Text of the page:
OK, back online with The Online Evolution 2008.
1:30PM – This is to be an interactive session led by Nick Buckley who is directing the social media initiative at GfK in the UK. The general topic is supposed to be about understanding Online Evolution with a bunch of subtopics. My table has been assigned the topic: Effective Conversations. I won't go through all of the details, but here are the takeaways:
- Communities might be an excellent tool for knowledge management, especially tacit knowledge. Key is that these cannot be imposed by management but need to be somewhat spontaneous among people with common interests.
- It's interesting that a couple of people have successfully used LinkedIn to do this.
- Employees mostly think they are cool but management worries about them being time wasters.
3:00PM – Now for "more research oriented." What we see is not only a lot of traditional advertising being done in communities and so we also are bringing over traditional methods (panels and surveys) to the community space. Does this make any sense?
The "power law of participation" shows that lots of people are willing to click and read but only a few are willing to really interact and write. With time we see more and more growth in writers. Game mechanics reflect the basics of communities as well: collect things, earn points, be able to customize stuff, get and give feedback, and exchange stuff. These are the key principles of computer gaming and also of YouTube.
Ok, finally a research app. Product or brand focused-communities provide an easy way to measure the response to new product introductions. A social bookmarking site like Delicious can provide a lot of insight into what kinds of people prefer what kinds of brands by showing their other interests..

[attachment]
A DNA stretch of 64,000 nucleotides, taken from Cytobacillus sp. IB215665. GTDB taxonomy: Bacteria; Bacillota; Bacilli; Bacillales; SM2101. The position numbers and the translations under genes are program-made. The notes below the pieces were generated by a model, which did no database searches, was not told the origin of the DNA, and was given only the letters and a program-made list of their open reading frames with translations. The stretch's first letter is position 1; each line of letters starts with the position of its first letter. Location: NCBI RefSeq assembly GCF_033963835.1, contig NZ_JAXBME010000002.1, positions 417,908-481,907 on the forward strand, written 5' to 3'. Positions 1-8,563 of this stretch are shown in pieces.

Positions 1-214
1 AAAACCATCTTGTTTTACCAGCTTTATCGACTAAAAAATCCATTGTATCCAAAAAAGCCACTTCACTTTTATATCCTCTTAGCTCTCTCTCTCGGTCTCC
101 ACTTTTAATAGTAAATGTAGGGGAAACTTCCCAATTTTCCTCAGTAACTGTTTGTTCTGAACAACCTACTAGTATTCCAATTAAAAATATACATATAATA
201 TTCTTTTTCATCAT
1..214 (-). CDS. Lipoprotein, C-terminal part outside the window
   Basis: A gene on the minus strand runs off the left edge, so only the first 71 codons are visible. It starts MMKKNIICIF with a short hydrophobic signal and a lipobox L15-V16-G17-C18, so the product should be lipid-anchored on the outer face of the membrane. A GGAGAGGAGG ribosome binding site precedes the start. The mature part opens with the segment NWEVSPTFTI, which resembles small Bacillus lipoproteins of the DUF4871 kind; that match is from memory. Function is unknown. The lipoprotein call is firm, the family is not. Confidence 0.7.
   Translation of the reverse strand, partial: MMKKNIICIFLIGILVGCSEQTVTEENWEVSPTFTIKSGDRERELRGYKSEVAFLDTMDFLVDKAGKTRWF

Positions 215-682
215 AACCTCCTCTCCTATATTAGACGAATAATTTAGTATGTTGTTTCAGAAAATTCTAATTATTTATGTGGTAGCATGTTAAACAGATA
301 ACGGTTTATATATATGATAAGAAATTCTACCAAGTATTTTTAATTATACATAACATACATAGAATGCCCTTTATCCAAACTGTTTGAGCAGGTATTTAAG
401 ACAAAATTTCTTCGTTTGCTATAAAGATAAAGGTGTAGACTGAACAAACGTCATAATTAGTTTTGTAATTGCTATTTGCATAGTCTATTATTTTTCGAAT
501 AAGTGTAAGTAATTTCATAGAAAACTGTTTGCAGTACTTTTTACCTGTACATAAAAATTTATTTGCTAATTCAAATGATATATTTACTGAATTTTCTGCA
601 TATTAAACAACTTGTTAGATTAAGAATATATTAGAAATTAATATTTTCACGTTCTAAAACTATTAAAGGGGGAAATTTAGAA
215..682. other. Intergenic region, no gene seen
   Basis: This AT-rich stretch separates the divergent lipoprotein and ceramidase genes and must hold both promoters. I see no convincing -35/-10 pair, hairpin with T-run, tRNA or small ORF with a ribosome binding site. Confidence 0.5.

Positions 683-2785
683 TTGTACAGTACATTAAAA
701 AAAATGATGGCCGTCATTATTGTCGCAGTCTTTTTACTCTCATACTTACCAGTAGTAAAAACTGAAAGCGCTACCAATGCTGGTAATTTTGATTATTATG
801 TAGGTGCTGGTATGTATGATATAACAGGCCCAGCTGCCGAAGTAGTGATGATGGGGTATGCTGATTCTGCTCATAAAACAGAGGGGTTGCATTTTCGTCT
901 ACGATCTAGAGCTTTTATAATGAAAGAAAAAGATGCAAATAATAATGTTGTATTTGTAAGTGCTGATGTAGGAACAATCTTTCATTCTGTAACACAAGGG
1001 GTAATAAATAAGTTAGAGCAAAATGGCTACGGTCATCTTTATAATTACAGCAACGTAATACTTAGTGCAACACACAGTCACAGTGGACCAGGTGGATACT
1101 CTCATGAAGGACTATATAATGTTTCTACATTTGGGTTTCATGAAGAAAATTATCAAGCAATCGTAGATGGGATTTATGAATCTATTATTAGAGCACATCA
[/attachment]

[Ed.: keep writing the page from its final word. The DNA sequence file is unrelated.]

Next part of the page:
3:30PM -- A panel has now formed specifically focused on how the research business can play in the social media space but it seems to have immediately slipped back into the current world of panels, online research, etc. rather than new media, communities, etc. The big question is what is the likely impact of the financial crisis on MR? Since there is no consensus I'll just tell you what I think. When there is a financial crisis in the stock market there is a flight to quality. In research, clients run away from quality. With the advent of online we started down a slippery slope on continually redefining what is "good enough." With communities and mobile we are broadening that definition. Hopefully the counterbalance is that there is so much other information—survey and non-survey--on topics, other points of measurement, that good interpretation is possible. In other words, translating those "good enough" survey results into real insights by calibrating it against what else we know.
With that bit of wisdom I am signing off. It's been fascinating. I find it very hard to get this kind of discussion in the US, a problem we ought to solve. But right now I'm off to sign up for Facebook. After all, the fasting growing demographic on Facebook is the older 40 crowd!